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LHF Productions, Inc. v. Kabala

United States District Court, D. Nevada

June 13, 2017

BRIAN KABALA, et al., Defendants.


          NANCY J. KOPPE United States Magistrate Judge

         This is one of several of cases filed by Plaintiff against numerous defendants alleged to have infringed its copyright through the BitTorrent protocol.[1] The Court issued an order to show cause as to why the defendants should not be severed and all defendants dismissed without prejudice except for the first defendant, as well as why the subpoenas served should not be quashed except to the extent they relate to the first defendant. Docket No. 33. Plaintiff filed a response to the order to show cause, and an amended response. Docket Nos. 53, 59.

         Defendant Brian Kabala filed a response. Docket No. 55. Defendant Kabala also filed a motion for leave to file an amended response, Docket No. 58, which is hereby GRANTED.

         The Court finds a hearing unnecessary on this matter. See Local Rule 78-1. Accordingly, the motion for a hearing at Docket No. 60 is DENIED.

         The undersigned further RECOMMENDS that all Defendants except Defendant Brian Kabala be SEVERED and DISMISSED without prejudice.

         Plaintiff is ORDERED to promptly serve a copy of this order and report and recommendation on any defendant who has not yet appeared, and shall file a proof of service of the same by June 20, 2017.


         This is one of dozens of cases alleging numerous defendants engaged in copyright infringement through BitTorrent. Although this type of case is now relatively common in federal courts, it is only recently becoming common in this District. Plaintiff owns the copyright for the motion picture “London Has Fallen.” Docket No. 1 at ¶ 11. Plaintiff alleges that each of the defendants is a Nevada resident who infringed that copyright through participation in a BitTorrent swarm. See, e.g., id. at ¶¶ 29-35. Plaintiff hired a digital forensic investigation service to determine the IP addresses that were involved in that swarm. See Id. at ¶¶ 36-42.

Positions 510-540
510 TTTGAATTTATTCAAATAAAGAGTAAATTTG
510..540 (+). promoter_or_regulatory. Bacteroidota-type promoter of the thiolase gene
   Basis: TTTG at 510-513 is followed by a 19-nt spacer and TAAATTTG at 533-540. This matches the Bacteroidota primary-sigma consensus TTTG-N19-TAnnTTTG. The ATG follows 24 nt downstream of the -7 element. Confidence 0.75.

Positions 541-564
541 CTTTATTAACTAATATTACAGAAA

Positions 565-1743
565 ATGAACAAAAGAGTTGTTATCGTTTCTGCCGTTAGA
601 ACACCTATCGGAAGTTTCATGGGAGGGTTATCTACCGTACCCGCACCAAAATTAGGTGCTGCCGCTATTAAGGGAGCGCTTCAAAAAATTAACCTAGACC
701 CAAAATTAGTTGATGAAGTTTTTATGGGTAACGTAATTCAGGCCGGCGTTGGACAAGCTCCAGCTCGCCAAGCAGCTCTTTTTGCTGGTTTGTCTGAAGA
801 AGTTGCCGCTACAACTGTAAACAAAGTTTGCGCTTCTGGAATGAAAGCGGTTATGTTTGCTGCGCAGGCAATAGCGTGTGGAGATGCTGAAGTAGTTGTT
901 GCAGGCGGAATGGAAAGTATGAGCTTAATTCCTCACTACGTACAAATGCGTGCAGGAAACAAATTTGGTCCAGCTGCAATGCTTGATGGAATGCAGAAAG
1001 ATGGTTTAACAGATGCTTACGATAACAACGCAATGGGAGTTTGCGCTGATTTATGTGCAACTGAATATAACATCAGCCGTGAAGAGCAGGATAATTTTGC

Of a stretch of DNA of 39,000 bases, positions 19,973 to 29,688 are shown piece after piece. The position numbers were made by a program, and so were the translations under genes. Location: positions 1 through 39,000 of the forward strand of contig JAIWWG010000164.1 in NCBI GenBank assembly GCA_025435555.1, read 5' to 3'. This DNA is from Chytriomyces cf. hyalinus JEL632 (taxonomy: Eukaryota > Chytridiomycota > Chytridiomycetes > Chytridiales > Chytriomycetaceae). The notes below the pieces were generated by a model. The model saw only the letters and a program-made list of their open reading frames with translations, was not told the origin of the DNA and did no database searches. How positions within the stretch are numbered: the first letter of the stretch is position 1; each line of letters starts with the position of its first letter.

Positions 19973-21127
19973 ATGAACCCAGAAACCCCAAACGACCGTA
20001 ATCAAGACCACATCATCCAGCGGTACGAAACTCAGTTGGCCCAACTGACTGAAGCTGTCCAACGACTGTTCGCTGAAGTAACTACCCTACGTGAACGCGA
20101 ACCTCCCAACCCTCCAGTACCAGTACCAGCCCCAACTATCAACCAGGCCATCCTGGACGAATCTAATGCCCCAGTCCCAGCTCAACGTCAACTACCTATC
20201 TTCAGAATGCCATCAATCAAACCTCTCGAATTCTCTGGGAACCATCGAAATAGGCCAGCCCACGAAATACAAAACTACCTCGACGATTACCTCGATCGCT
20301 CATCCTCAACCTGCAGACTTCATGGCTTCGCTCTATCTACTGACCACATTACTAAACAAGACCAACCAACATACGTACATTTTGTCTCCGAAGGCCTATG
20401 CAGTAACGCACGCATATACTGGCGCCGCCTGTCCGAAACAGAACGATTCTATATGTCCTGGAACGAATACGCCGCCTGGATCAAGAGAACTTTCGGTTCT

Plaintiff then brought suit against 23 Doe Defendants. See Docket No. 1-1. Plaintiff moved the Court ex parte for an order allowing it to obtain discovery from various Internet Service Providers so that it could identify the Doe Defendants. Docket No. 3. The Court granted that motion. Docket No. 5. On November 22, 2016, Plaintiff amended the complaint to bring claims against ten named defendants and ten Doe Defendants. Docket No. 7. On April 27, 2017, the Court issued the instant order to show cause. Docket No. 33. At this juncture, four defendants remain in the case.


         The central question now before the Court is whether Plaintiff properly joined numerous defendants in this case based on the contention that they participated in the same BitTorrent “swarm.” The majority of courts within the Ninth Circuit have determined that such allegations are insufficient to establish the requirements for joinder under Rule 20(a) of the Federal Rules of Civil Procedure[2] and, even if those requirements had been met, that joinder should nonetheless not be permitted as a discretionary matter. The undersigned agrees with the majority approach on both issues.